How are you finding your greatness right now?
Would love to hear about it.

April 1, 2015

IMPORTANT > convenient

Doing what's most IMPORTANT may not always be most CONVENIENT.

This is where the priority of PRIORITIES comes into play.

We have to know what's most important. We have to predetermine what the standard is for our priorities. And while we obviously can't see into the future and know what choices we will face, what unforeseen circumstances may come flying into our day like a bug into the windshield on the interstate, we can determine ahead of time that certain things are more important than others. Here's a sample of some of the things we might want to consider.

People are more important than plans.
At The Brook we encourage everyone to ask the question: Is my life interruptible? If someone's in need, can I lay aside what I'm doing to help them? Am I willing to inconvenience myself for the sake of someone's urgency that might not have been on my To-Do List? This will probably not come in high on the convenience scale.

Equipping and empowering someone else trumps just doing it myself.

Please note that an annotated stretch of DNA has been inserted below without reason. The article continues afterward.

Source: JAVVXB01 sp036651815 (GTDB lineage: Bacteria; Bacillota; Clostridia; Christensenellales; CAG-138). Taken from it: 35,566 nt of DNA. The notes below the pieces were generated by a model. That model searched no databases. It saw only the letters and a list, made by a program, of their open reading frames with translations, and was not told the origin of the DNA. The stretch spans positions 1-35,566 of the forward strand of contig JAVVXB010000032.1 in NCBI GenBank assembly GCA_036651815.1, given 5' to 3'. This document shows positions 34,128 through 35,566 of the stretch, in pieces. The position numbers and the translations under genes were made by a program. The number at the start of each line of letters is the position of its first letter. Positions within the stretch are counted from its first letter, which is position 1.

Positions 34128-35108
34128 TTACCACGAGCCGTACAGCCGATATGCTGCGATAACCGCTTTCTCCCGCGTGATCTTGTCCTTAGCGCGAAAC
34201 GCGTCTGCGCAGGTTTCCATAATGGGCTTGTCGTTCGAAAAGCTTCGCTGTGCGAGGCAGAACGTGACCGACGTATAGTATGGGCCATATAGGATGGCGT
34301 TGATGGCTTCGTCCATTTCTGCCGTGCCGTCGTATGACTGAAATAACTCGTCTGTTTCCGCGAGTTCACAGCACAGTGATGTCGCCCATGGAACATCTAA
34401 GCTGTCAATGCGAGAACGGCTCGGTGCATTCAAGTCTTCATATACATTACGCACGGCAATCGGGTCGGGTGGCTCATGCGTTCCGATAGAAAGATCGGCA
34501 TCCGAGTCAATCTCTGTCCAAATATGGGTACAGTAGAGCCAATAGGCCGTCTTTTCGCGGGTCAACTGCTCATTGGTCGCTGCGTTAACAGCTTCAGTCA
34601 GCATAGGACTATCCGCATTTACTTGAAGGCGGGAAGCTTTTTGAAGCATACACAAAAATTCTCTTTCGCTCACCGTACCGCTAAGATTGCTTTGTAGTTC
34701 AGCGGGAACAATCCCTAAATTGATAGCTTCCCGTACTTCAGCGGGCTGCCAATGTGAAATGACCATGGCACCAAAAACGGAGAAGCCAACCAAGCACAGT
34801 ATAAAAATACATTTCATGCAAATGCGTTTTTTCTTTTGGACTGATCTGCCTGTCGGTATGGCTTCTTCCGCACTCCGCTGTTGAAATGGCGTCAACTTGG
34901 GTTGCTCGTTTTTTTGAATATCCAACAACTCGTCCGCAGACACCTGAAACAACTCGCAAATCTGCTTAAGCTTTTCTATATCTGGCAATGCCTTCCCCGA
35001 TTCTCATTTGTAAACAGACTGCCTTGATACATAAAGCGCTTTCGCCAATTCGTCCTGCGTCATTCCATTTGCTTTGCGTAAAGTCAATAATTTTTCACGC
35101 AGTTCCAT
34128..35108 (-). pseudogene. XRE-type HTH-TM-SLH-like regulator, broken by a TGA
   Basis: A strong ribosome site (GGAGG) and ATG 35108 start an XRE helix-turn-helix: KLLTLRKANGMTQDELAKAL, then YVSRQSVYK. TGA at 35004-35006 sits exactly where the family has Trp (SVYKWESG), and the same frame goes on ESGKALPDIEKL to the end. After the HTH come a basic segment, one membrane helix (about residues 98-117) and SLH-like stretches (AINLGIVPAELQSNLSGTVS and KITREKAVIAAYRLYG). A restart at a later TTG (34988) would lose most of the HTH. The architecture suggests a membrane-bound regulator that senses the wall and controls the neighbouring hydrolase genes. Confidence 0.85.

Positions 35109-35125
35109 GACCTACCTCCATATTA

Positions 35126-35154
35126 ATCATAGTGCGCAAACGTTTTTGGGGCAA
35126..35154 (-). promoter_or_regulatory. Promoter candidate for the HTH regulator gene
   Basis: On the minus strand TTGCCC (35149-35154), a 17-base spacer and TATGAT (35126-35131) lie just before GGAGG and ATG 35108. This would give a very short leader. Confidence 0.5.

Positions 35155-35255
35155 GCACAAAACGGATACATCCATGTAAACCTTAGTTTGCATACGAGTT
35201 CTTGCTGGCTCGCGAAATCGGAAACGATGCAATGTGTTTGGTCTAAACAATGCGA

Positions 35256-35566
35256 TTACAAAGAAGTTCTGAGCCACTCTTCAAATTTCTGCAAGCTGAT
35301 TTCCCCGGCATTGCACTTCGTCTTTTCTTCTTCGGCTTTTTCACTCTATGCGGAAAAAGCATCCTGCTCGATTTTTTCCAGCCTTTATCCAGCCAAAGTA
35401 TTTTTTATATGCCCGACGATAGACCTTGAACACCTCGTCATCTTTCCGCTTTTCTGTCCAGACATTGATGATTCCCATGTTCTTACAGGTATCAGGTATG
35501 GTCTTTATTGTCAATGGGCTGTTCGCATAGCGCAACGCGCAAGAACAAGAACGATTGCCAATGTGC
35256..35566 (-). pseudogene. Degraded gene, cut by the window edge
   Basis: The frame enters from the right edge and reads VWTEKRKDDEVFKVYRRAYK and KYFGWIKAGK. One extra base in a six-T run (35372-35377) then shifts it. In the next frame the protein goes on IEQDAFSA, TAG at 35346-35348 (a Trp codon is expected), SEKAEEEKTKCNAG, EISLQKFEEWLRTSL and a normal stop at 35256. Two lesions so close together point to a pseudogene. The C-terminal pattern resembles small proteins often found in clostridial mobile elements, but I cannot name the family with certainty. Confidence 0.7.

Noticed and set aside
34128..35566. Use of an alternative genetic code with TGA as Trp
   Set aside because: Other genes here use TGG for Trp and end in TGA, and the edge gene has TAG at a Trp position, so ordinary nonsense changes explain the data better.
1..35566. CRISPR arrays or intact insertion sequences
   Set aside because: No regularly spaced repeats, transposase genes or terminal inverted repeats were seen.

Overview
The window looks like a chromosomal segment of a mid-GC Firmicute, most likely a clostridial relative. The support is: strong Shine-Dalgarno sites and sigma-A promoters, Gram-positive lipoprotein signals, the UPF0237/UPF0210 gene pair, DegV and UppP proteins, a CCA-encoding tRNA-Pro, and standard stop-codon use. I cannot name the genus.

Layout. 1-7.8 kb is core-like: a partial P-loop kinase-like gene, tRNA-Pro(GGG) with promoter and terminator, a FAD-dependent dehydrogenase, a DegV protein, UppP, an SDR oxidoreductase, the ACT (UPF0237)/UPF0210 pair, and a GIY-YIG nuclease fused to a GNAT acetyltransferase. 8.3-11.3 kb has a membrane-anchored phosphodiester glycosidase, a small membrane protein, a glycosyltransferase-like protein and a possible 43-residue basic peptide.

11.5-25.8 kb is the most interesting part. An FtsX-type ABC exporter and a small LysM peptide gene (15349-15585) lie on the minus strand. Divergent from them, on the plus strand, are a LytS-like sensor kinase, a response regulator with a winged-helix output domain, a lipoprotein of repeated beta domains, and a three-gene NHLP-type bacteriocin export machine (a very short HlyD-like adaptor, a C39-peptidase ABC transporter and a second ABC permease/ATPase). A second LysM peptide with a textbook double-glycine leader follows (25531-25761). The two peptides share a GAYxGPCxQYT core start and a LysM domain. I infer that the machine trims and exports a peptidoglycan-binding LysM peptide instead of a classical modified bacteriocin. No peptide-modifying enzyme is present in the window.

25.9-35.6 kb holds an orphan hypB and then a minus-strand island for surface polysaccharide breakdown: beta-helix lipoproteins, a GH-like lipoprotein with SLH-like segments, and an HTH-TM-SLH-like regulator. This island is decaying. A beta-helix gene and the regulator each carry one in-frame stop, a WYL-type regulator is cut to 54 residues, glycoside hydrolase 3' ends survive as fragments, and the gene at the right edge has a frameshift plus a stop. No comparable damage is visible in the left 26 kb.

Man, is this so much easier to say and write than to actually stick to and abide by. But man, is it so worth it when we actually hold ourselves to this standard. I am so passionate about seeing leaders emerge, develop, and come to life. At the same time I'm also a recovering control freak. And so often, because we procrastinate and we overcommit and we arrogantly think there's seriously no way possible that there could be another way to do this.....we don't. We don't equip. We don't empower. We just keep doing it our way. We just keep doing it ourselves. And we're under the delusion that it's just more convenient. And let's just be honest: maybe half the time it actually is. But it's not more important. And because we're always going to gravitate toward what seems easier - what seems more convenient - we must determine NOW what's more important. We have to determine what's PRIORITY.

Getting to lunch on time...or helping that girl fix her flat tire?

Beating the traffic home after work...or stopping at the gym?

Sleeping in again...or spending that 30 minutes prayerfully reading God's Word?

Getting your Netflix fix...or having a catch with your son in the backyard?

Doing what's most IMPORTANT may not always be most CONVENIENT.

But man, doesn't it always seem to be most REWARDING?